Since the JCPOA was completed in 2015, it has been vehemently opposed by large groups of American society.  Indeed, when President Obama signed it, the JCPOA polled only 21% approval in the United States. Trump minced no words expressing how he felt about the deal, stating clearly that he believed it was a disaster.  His view has been opposed by much of the political and foreign policy establishment. They relied on the International Atomic Energy Agency’s consistent statements that Iran is complying with the deal.  Trump didn’t care.  He viewed the JCPOA as so dangerous that even if Iran complied it was bad for America.

Reaction to Trump’s action across the foreign policy establishment has been predictable. Appearing this morning on MSNBC’s “Morning Joe”, Council of Foreign Relations Clair Richard Haas said there was now no strategy to contain Iran, the Iranians were likely to kick out the atomic inspectors and that contrary to the wishes of those who oppose the Mullahs, Iran grew economically by 4% last year.

Unintentionally, Haas made President Trump’s case for him. The international inspectors do not have unfettered access to all Iranian sites at any time, so IAEA certifications mean little.  Israel showed last week when it published Iran’s nuclear file that Iran has not given up its nuclear ambitions. Further, the inspections regime and other limitations in the JCPOA last for only eight more years. Iran then is free to develop any nuclear program it wishes, subject only to its promise that it would never develop nuclear weapons (again which the Israelis already disproved).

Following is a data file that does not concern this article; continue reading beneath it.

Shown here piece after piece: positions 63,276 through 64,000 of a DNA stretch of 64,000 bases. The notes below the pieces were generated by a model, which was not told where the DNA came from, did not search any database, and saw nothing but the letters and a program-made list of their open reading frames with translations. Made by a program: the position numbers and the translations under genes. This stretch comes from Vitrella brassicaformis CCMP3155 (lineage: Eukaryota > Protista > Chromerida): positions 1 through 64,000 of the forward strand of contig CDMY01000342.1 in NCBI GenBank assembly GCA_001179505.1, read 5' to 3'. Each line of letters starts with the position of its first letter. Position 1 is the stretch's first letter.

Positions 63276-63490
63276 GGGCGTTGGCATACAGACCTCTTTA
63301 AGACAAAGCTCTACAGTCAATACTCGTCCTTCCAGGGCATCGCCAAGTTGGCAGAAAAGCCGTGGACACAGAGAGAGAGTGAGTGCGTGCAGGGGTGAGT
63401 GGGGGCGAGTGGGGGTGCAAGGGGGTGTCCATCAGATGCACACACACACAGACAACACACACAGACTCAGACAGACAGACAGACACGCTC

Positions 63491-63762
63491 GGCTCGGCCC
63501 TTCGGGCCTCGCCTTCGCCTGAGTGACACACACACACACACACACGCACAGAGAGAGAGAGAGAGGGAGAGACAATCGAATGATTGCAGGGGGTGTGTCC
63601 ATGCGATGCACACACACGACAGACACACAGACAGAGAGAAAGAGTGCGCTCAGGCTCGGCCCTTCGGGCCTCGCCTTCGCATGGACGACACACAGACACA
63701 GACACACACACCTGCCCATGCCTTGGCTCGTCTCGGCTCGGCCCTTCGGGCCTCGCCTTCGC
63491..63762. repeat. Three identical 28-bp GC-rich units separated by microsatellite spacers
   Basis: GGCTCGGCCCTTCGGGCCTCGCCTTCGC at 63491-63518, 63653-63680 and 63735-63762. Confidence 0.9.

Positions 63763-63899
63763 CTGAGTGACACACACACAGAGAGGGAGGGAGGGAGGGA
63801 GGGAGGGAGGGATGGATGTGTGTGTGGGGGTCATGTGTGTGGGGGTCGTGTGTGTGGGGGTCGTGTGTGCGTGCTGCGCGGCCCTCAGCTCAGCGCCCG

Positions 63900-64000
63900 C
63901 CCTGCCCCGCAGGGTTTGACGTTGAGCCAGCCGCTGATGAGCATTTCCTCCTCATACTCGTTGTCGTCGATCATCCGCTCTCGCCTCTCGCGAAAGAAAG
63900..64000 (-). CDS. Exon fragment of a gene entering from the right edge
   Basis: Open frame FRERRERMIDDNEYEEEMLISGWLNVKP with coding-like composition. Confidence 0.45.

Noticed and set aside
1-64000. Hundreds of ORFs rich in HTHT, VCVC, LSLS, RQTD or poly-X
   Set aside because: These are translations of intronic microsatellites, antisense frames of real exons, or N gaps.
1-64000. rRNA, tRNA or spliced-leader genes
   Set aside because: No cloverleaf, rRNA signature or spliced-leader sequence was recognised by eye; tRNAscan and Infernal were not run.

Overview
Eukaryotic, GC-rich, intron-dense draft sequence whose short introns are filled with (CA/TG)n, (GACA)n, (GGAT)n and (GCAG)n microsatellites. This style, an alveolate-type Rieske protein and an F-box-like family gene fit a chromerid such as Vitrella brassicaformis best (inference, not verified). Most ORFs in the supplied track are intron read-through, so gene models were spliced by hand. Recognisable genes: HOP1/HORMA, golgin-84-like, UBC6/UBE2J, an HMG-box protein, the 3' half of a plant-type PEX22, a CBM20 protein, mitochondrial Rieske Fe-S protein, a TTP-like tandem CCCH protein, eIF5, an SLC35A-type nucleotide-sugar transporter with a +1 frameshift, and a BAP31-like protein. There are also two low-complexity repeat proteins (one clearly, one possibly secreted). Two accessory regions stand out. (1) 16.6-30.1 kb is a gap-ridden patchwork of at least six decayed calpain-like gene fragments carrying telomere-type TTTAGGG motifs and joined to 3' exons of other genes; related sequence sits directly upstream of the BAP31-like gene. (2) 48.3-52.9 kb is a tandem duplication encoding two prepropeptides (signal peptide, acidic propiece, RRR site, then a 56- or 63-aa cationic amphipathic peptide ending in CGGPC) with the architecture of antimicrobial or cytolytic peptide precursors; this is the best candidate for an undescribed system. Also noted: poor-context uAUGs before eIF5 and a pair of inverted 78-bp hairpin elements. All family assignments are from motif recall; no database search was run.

To argue in favor of the JCPOA, Haas or anyone else must show one of three things: either (a) that Iran has modified its behavior and become a more responsible international actor, or (b) that the regime clearly has given up its desire for a nuclear weapon, or (c) that the current regime is likely to fall. According to Haas the opposite is true. Iran’s behavior has been more threatening since the JCPOA, there is no evidence that Iran has abandoned its desire for a bomb and the Mullah’s are well entrenched. Given that, the foreign policy establishment must explain why leaving the JCPOA in place so that in eight years the Mullahs will have no operative nuclear restrictions and be further enriched by billions of dollars of oil money is a good idea?